House has math advantage so don't help the casino
May 31, 2016 3:00 AM
by Elliot Frome
Math can play some very nasty tricks on the unsuspecting human. It can do quite a number even on those of us who are pretty good.
It is these “tricks” that can so easily distract a player, causing him to believe all sorts of outlandish things – like the machines are rigged. This, in turn, can cause a player to wonder why he should follow any strategy based on math if the games are rigged.
Really, the question you should ask is: If the games are rigged, why would you want to play them at all?
In a manner of speaking, the games are rigged. For the most part, they are designed with a mathematical advantage to the house. Since this is completely legal, I have no idea why a casino would want to rig them any further.
Why would a casino put in a 98% video poker and then “rig” it so it only pays 95%? They could just as easily drop a couple of pays and voila! It is now a 95% machine.
At a locals casino this might cause some players to stay away. On the Strip and in a lot of other areas where casinos exist, most players won’t even notice.
So, we’re going to have to go with the notion that the games are not rigged in that way. They play according to natural probabilities that would exist if we used a standard 52-card deck and dealt the cards physically right in front of us.
If we start with this as an assumption, everything one needs to know about the game can be laid out in front of us. Every single probability is known. It can be computed with certainty. But that does not mean the average person knows what to do with it.
I was playing video poker this week and admittedly getting rather frustrated with the number of Razgus I was getting. A Razgu is the worst “playable” hand in that it requires you discard all five cards and draw five new ones.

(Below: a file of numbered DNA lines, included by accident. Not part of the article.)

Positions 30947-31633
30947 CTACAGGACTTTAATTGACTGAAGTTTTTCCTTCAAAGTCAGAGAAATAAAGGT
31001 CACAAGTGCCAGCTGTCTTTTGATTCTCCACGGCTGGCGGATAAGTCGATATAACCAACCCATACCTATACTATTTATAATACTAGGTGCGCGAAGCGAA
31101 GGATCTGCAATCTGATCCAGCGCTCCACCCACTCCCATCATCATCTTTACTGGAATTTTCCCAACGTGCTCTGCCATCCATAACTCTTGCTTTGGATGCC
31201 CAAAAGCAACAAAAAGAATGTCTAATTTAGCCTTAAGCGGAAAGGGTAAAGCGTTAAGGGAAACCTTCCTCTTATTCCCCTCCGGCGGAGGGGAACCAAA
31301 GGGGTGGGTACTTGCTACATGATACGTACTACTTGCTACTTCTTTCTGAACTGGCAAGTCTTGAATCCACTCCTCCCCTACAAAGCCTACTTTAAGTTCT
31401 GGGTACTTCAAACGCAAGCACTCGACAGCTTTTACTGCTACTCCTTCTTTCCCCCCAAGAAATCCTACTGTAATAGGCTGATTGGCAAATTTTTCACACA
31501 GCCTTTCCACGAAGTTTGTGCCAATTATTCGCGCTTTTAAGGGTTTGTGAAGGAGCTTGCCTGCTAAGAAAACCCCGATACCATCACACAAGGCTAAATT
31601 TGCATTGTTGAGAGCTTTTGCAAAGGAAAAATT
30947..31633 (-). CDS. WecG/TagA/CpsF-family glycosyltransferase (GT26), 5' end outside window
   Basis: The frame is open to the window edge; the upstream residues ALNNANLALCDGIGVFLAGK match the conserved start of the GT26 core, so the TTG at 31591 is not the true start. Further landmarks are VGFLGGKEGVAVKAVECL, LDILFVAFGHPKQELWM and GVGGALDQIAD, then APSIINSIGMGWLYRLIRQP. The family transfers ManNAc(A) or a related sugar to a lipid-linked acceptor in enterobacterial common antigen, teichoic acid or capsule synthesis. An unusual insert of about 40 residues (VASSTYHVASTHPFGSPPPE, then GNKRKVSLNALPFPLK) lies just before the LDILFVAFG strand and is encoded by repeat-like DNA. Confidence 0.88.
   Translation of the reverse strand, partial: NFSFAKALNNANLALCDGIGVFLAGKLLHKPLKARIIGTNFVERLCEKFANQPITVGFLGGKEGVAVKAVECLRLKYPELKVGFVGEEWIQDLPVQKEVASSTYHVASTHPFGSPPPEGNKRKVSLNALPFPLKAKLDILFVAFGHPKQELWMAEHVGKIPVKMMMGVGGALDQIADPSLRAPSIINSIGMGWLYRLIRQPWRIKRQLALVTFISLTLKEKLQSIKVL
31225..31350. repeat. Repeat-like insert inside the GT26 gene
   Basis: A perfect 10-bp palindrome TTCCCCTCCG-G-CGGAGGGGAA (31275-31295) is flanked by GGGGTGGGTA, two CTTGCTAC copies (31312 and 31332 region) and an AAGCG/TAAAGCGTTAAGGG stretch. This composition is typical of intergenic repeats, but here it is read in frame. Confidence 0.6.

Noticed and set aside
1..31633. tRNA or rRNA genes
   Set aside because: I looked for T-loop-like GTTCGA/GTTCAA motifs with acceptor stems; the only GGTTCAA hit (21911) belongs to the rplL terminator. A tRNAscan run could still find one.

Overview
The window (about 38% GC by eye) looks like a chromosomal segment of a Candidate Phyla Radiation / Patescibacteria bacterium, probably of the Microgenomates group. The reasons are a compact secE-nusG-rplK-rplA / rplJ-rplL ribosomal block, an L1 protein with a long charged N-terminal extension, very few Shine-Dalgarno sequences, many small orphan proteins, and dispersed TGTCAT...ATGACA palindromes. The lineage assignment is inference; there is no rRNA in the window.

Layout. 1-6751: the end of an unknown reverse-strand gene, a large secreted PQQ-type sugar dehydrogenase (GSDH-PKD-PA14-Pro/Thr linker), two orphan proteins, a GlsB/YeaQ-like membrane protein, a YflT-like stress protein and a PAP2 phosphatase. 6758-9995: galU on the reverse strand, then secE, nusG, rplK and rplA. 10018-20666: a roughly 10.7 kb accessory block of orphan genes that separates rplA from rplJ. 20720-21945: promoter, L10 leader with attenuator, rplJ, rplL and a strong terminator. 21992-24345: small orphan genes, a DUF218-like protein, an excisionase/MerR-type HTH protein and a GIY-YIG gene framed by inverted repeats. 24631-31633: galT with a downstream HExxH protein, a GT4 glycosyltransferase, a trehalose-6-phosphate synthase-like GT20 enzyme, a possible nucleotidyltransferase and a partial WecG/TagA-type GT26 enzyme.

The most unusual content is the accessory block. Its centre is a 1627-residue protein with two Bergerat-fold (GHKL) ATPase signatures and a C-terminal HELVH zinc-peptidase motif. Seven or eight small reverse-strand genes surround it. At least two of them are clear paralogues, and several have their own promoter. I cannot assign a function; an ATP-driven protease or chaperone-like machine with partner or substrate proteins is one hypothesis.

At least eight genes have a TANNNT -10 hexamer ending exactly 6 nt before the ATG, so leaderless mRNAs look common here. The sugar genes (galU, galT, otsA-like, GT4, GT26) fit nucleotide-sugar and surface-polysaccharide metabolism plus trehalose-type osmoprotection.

In a Jacks or Better machine it should occur about 3.25% of the time – or about 1 in 31 hands. But, what does this really mean? It doesn’t mean every 31st hand is going to be a Razgu.
In the very short run, the odds of any one hand being a Razgu is 1 in 31. Thus, the odds of back-to-back Razgus is about 1 in 950. Three in a row, roughly 1 in 29,241. Have you ever had three in a row? If you’re a regular player, you may have logged hundreds of thousands of hands, so figure a 1 in 29,000 chance it’s going to happen.
Of course, there are many other possibilities that could be affecting this. The first is your memory. What if it wasn’t three in a row, but three out of four hands? In between two of these Razgus, you were dealt a low pair. Then we are talking about 1 in 7,555. Not nearly as long odds as three in a row.
Then there is the question of whether or not you are properly recognizing some of the lower playable hands. A single high card is better than a Razgu. Any imaginable 3-card Double Inside Straight Flush (with no High Cards) is better than a Razgu.
If you misplay some of these hands as Razgus, then you are increasing the probability of a Razgu, which increases the probability of getting multiple in a row. If your own strategy causes you to play 4% of the hands as a Razgu (instead of 3.25%), then the odds of three in a row decreases all the way down 1 in 15,625. This shaves it almost in half!
Looking over a slightly longer time frame, some of you may be surprised to get some other statistics. Using the standard strategy, which results in a Razgu 3.25% of the time, you will get one or more Razgus in a 20 hand stretch 48% of the time.
Even though the hand “on average” occurs 1 in 31 times, you’ll get 2 in 20 hands more than 11%. You’ll get three, more than 2% of the time. Even at 6 in 20, you are still talking 1 in 35,000. These are long odds, but not astronomical. When considering how many players are playing at any point in time, you realize it is happening to at least one of them constantly.
Why does any of this matter? As frustrating as these situations are, you have to realize they are part of the normal swings. About 51% of the time, you won’t get any Razgus in 20 hands. When these streaks are happening (and longer), you probably don’t even notice.
Get dealt three Razgus out of five hands (and remember it as 3 out of 3 or 3 out of 4) and it immediately makes your brain start wondering if there is something wrong with the machine. Almost assuredly there is not.
You have to accept it all and not let the machine play a trick on you right before your very eyes!
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Elliot Frome is a second generation gaming analyst and author. His math credits include Ultimate Texas Hold’em, Mississippi Stud, House Money and many other games. His website is www.gambatria.com Email: ElliotFrome@GamingToday.com